This paper addresses the relation between goods trade and international factor mobility in general terms. The basic theorems of international trade, suitably. ditions in the real world: there may be perfect factor mobility but no trade, or world and that country A is so small in relation to B that its production conditions and Let us begin with a situation where factors are immobile between A and B but. This paper develops a two-country model of trade and factor mobility, in whi on the relationship between goods and factor trade, reconciling the conflicting.
Mobility may involve the movement of factors across industries within a country, as when a worker leaves employment at a textile firm and begins work at a automobile factory. Finally mobility may involve the movement of factors between countries either within industries or across industries, as when a farm worker migrates to another country or when a factory is moved abroad.
Trade: Chapter Factor Mobility and Trade - Overview
The standard assumptions in the literature are that factors of production are freely i. The rationale for the first assumption, that factors are freely mobile within an industry, is perhaps closest to reality. The skills acquired by workers and the productivity of capital are likely to be very similar across firms producing identical or closely substitutable products. Although there would likely be some transition costs incurred, such as search, transportation and transaction costs, it remains reasonable to assume for simplicity that the transfer is costless.
As a result this assumption is rarely relaxed.
Factor Mobility and Trade - Overview
The assumption that factors are easily movable across industries within a country is probably unrealistic, especially in the short-run. Indeed this assumption has been a standard source of criticism for traditional trade models.
In the Ricardian and Heckscher-Ohlin models, factors are assumed to be homogeneous and freely and costlessly mobile between industries.
When changes occur in the economy requiring the expansion of one industry and a contraction of another, it just happens. There are no search, transportation or transaction costs. There is no unemployment of resources. Also, since the factors are assumed to be homogeneous, once transferred to a completely different industry, they immediately become just as productive as the factors that had originally been employed in that industry.
Clearly, these conditions cannot be expected to hold in very many realistic situations. Such a line, which I shall call the R line, is drawn in Figure Capital will flow in until its marginal product is equalized in A and B, which will be at the point where A can produce enough steel and cotton for consumption equilibrium at S without trade, and at the same time make the required interest payment abroad.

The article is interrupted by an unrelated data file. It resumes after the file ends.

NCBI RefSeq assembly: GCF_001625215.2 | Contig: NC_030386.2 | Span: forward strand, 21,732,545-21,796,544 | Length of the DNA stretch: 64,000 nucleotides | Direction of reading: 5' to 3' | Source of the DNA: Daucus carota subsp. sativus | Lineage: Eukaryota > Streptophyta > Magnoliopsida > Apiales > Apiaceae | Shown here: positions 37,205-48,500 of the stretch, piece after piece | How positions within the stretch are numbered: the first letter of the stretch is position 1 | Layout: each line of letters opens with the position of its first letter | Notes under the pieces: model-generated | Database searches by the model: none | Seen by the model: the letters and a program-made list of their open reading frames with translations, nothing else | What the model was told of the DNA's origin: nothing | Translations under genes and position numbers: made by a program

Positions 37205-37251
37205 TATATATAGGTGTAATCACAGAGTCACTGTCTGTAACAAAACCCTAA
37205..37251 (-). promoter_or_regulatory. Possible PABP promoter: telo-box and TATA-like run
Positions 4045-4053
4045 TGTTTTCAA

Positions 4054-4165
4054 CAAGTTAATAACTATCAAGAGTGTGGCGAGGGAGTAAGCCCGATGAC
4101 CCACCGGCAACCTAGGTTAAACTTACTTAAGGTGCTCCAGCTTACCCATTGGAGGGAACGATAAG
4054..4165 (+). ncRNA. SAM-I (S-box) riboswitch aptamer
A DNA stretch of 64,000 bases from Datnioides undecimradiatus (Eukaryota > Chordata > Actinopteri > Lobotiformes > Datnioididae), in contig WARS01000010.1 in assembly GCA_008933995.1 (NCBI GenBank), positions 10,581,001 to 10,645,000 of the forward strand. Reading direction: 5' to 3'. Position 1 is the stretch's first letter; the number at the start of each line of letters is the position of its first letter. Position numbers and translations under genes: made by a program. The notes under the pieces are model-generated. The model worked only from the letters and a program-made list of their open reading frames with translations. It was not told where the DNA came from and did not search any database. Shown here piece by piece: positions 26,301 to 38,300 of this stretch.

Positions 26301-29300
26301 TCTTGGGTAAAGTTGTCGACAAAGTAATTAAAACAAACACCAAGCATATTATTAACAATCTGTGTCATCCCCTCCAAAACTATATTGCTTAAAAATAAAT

This point is clearly reached at P' directly above S. At any point along the R line to the northwest of P', country A would have to import steel in order to consume at S that is, demand conditions in A cannot be satisfied to the northwest of P'. At P' demand conditions in A are satisfied and the interest payment can be made abroad at the same price ratio as before the tariff was levied.
Thus the capital movement need not continue past this point, although any point to the southeast of P' would be consistent with equilibrium. Production takes place in A and P', consumption is at S, and the transfer of interest payments is the excess of production over consumption in A, SP' of cotton.
We initially assumed a prohibitive tariff; in fact, even the smallest tariff is prohibitive in this model! A small tariff would not prohibit trade immediately: Because of the price change some capital would move in and some trade would take place. But as long as trade continues, there must be a difference in prices in A and B equal to the ad valorem rate of tariff -- hence a difference in marginal products -- so capital imports must continue.International Factor Mobility - 1
Marginal products and prices can only be equalized in A and B when A's imports cease. The tariff is now no longer necessary! Because marginal products and prices are again equalized, the tariff can be removed without reversing the capital movement. The tariff has eliminated trade, but after the capital movement there is no longer any need for trade. This is not really such a surprising result when we refer back to the assumptions. Before the tariff was imposed we assumed both unimpeded trade and perfect capital mobility.